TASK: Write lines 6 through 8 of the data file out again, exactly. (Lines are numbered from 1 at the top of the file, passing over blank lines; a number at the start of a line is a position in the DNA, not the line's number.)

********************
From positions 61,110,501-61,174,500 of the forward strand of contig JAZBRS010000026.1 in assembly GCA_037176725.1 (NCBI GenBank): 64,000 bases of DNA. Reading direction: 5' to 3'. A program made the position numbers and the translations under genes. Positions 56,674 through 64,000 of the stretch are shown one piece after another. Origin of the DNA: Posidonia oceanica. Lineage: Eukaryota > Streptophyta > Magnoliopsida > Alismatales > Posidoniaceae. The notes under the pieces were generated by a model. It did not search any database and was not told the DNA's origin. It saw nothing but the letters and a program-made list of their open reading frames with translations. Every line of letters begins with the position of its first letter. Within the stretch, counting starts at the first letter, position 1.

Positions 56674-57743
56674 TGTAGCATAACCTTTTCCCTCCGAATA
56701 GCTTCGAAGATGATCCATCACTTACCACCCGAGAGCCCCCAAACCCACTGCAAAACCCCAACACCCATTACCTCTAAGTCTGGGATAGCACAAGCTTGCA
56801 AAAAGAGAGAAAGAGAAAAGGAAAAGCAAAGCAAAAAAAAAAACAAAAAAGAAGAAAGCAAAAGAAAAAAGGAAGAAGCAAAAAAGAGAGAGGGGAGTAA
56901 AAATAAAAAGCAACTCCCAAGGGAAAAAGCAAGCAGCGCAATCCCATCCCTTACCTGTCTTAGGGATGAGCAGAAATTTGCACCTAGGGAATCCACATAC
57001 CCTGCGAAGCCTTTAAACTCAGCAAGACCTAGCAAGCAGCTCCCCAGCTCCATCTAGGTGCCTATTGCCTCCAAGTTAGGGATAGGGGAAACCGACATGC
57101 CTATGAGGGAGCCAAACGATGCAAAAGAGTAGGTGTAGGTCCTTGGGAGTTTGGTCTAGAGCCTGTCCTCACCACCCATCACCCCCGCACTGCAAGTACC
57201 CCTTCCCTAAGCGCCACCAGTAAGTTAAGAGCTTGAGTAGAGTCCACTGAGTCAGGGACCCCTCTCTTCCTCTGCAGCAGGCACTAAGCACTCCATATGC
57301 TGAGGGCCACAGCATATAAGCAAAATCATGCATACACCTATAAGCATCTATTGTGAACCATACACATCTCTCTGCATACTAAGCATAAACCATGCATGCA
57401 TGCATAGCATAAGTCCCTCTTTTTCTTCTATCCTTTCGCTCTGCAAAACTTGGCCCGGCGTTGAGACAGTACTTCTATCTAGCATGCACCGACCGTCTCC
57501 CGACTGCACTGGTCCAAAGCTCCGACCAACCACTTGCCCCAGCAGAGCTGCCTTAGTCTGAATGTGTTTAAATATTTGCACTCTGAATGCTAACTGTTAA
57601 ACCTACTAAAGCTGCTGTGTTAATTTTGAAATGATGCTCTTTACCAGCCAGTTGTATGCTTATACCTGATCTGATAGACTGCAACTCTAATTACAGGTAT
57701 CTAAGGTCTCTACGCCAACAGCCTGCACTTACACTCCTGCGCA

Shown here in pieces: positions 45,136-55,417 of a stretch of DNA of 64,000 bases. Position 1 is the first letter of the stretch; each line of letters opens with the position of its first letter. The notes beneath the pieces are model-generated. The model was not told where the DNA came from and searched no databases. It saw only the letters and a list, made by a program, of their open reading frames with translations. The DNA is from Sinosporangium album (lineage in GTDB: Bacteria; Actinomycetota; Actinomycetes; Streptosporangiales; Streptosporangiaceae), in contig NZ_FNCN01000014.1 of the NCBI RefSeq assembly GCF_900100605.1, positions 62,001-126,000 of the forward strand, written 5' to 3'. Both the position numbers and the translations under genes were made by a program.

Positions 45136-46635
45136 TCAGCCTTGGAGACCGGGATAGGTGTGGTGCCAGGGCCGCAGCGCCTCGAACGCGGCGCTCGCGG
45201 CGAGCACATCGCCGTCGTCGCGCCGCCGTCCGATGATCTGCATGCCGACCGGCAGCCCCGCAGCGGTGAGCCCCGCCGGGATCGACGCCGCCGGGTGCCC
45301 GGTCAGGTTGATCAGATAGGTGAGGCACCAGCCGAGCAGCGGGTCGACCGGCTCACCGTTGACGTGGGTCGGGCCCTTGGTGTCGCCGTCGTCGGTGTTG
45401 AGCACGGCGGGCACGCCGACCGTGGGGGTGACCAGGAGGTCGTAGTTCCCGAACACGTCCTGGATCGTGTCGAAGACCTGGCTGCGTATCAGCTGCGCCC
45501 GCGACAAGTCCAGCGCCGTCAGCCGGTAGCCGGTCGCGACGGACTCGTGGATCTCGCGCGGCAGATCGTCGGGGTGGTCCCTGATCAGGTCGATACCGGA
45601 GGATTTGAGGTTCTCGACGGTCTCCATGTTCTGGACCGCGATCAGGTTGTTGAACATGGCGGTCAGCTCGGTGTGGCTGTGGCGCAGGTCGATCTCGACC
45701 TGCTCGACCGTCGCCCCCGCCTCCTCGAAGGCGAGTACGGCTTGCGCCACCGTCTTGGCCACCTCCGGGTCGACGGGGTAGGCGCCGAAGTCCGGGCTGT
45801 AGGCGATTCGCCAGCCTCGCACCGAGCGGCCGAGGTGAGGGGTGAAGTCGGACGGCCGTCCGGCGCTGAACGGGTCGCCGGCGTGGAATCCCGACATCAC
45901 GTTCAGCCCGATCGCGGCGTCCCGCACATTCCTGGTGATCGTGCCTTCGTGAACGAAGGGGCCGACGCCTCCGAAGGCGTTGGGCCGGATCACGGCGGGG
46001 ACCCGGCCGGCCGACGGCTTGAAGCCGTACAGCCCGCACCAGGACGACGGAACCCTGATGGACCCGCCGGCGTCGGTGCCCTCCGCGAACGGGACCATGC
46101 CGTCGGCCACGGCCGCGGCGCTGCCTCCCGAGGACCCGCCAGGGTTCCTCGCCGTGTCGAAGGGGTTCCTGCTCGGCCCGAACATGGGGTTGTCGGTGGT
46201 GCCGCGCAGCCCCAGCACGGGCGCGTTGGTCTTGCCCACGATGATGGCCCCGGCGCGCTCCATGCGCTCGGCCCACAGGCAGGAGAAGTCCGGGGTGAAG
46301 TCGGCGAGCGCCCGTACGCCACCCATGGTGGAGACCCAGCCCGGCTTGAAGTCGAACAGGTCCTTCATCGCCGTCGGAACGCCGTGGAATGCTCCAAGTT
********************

56901 AAATAAAAAGCAACTCCCAAGGGAAAAAGCAAGCAGCGCAATCCCATCCCTTACCTGTCTTAGGGATGAGCAGAAATTTGCACCTAGGGAATCCACATAC
57001 CCTGCGAAGCCTTTAAACTCAGCAAGACCTAGCAAGCAGCTCCCCAGCTCCATCTAGGTGCCTATTGCCTCCAAGTTAGGGATAGGGGAAACCGACATGC
57101 CTATGAGGGAGCCAAACGATGCAAAAGAGTAGGTGTAGGTCCTTGGGAGTTTGGTCTAGAGCCTGTCCTCACCACCCATCACCCCCGCACTGCAAGTACC